“This is not the good old Likud that we know,” sighed the party’s veteran princes. “Where is Begin’s liberalism?” cried the journalists. “Where is the Jabotinsky splendor?” “We must guard against the tyranny of the majority.” “Democracy is in danger!” “A murky wave threatens Israel’s democracy!” “A dark Feiglinite dictatorship.”
If you listen to the cries of despair over some of the latest legislative proposals (an increase in the fine for slander and required hearings for Supreme Court candidates) emanating from Israel’s media, you may mistakenly think that Israel has suffered a military putsch. Perhaps Augusto Pinochet has returned from the dead and taken over the Knesset? But in truth, the new legislation is not a threat to democracy, but rather a brave attempt to save it.
Yitzhak Rabin’s leftist government rammed the Oslo Accords through the Knesset with a miniscule majority. (That majority was obtained by simply promising ex-MK Alex Goldfarb a new Mitsubishi and the deal was done.) The Oslo Accords destroyed thousands of lives and threw the State of Israel into a suicidal process from which it has yet to recover. Nobody in the media talked then about the tyranny of the majority. On the contrary, instead of fulfilling their intended role as the watchdog of democracy, the media turned themselves into democracy’s attack dog.
Ariel Sharon garnered the majority that he needed to expel the 10,000 residents of Gush Katif by firing the government ministers who opposed the expulsion. He received the Supreme Court’s endorsement of his “democratic” majority and the media declaratively treated Sharon with kid gloves. All of his misdeeds were put on hold as long as he was carrying out the much-anticipated expulsion and destruction. We all know the price: missiles fired from the ruins of Gush Katif straight into Beersheba.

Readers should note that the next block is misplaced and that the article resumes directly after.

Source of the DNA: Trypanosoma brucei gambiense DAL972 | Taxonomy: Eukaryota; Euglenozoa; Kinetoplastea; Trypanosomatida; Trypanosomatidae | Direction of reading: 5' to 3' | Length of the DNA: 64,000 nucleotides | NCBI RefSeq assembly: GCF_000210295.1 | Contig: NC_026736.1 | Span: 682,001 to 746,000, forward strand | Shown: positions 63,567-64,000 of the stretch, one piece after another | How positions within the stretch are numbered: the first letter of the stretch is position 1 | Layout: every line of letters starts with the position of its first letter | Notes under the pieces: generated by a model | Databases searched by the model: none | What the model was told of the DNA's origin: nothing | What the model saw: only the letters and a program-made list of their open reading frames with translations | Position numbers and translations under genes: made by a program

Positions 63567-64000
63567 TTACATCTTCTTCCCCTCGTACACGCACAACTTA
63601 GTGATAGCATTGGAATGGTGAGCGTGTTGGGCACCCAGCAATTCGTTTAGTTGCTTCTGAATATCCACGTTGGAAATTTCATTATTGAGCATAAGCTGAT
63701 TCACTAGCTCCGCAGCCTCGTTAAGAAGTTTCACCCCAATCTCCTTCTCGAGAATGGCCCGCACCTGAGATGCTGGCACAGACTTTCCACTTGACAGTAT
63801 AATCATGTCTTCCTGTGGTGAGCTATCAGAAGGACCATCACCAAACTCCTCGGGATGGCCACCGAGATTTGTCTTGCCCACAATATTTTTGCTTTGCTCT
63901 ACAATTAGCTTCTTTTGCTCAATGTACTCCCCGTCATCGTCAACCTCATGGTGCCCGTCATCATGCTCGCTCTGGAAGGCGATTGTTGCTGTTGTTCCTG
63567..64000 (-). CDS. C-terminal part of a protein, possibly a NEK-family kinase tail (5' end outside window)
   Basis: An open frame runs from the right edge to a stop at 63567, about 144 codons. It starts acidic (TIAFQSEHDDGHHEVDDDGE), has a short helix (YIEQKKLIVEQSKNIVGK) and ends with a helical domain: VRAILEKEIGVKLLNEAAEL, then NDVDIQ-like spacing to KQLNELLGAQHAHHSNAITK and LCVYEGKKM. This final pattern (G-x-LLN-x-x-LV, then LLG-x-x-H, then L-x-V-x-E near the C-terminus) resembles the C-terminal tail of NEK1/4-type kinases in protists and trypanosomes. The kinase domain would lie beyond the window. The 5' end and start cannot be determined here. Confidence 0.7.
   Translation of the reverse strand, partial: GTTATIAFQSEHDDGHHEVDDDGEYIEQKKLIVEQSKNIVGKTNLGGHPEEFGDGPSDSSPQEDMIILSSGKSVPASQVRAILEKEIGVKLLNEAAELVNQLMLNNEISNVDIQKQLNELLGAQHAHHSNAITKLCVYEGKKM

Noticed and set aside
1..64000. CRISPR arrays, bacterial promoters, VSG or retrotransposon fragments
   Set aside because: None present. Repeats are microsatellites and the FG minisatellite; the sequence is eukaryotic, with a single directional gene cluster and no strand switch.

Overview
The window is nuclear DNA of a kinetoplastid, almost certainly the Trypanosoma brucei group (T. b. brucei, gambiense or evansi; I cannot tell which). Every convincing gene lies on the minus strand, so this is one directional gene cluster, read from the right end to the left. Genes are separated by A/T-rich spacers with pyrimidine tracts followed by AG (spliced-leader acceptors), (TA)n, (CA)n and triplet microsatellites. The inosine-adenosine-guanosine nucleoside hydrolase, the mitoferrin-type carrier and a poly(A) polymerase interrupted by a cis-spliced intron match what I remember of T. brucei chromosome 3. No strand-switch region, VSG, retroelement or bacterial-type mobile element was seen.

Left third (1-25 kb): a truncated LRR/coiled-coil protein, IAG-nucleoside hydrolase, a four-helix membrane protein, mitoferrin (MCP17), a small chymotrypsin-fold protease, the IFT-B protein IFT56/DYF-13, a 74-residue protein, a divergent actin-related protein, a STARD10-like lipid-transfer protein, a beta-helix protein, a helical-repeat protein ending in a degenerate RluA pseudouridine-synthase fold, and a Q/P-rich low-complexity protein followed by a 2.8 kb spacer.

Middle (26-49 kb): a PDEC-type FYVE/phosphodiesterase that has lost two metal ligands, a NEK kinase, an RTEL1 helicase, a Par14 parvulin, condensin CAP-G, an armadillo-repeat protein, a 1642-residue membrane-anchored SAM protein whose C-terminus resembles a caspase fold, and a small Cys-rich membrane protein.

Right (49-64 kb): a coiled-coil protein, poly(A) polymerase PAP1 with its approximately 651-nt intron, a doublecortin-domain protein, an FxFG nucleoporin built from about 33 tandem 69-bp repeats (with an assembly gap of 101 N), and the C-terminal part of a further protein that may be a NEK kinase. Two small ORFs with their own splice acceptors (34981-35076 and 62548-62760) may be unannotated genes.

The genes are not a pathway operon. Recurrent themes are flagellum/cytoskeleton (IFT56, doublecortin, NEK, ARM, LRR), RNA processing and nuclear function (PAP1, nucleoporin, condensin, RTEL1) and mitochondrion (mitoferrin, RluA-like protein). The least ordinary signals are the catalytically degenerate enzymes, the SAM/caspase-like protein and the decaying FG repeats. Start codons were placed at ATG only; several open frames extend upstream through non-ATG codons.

Nobody then deplored the tyranny of the fictitious majority. The Likud’s Dan Meridor (now a government minister) even came to Kedumim and, to my astonishment, explained to the people there that the expulsion was an expression of democracy and that they must cooperate with it.
Is there anything worse than the tyranny of the majority? I can think of at least one thing: the tyranny of the minority.
The princes are right. This is not the good old Likud. It is much better. It is a Likud that is finally beginning to express the Jabotinsky spirit of liberty. It is a Likud that dares to rule simply because it sees as its mandate the implementation of nationalist policies, not leftist policies.
It is no coincidence that most of the legislative proposals by the new, excellent Likud MKs are aimed at the courts and the media – two entities not elected by the public. Both express a blatantly anti-nationalist agenda and represent the opinion of the minority in Israel. These bodies are accustomed to controlling Israeli society, fashioning the public agenda as per the worldview of the shrinking minority, and keeping Israel’s elected officials on a tightrope.
This small clique has engineered the Israeli public space so that when the voter votes left, he gets left – and when he votes right, he also gets left. This tyranny, this inability of the Jewish/nationalist/rightist/traditional majority to express itself through democratic elections is poised to be rectified by the extremely democratic new legislative proposals. That is the source of the left’s heartrending cries. Those who have gotten used to ruling without elections have suddenly realized that the party is just about over, and they are firing all their cannons.
If passed, The Silencing Law will prevent slander against innocent people. A newspaper has money and high-powered lawyers, and can write whatever it wants about an individual. Most people cannot prove that the slander harmed them, and who can fight a long court battle against the all-powerful media? The apology, if it comes, is written in two tiny rows somewhere in the back of the paper, a pitiful contra to the original screaming headlines and huge pictures on the front page.
The so-called watchdogs are not guarding democracy. They are guarding themselves, making sure that you will not hear what they do not want you to hear and ensuring that you will not think for yourself. How Orwellian the name The Silencing Law for the proposed legislation meant to protect the citizens from slander. It explicitly states that if the report is true, the media source is not liable for damages. But the media want the right to slander, not the right to expose the truth.
I salute the new generation of Likud MKs, who are the party’s real princes. In their merit, Jabotinsky can start to smile. They shouldn’t give up. Through their efforts, Israel may yet enjoy real democracy.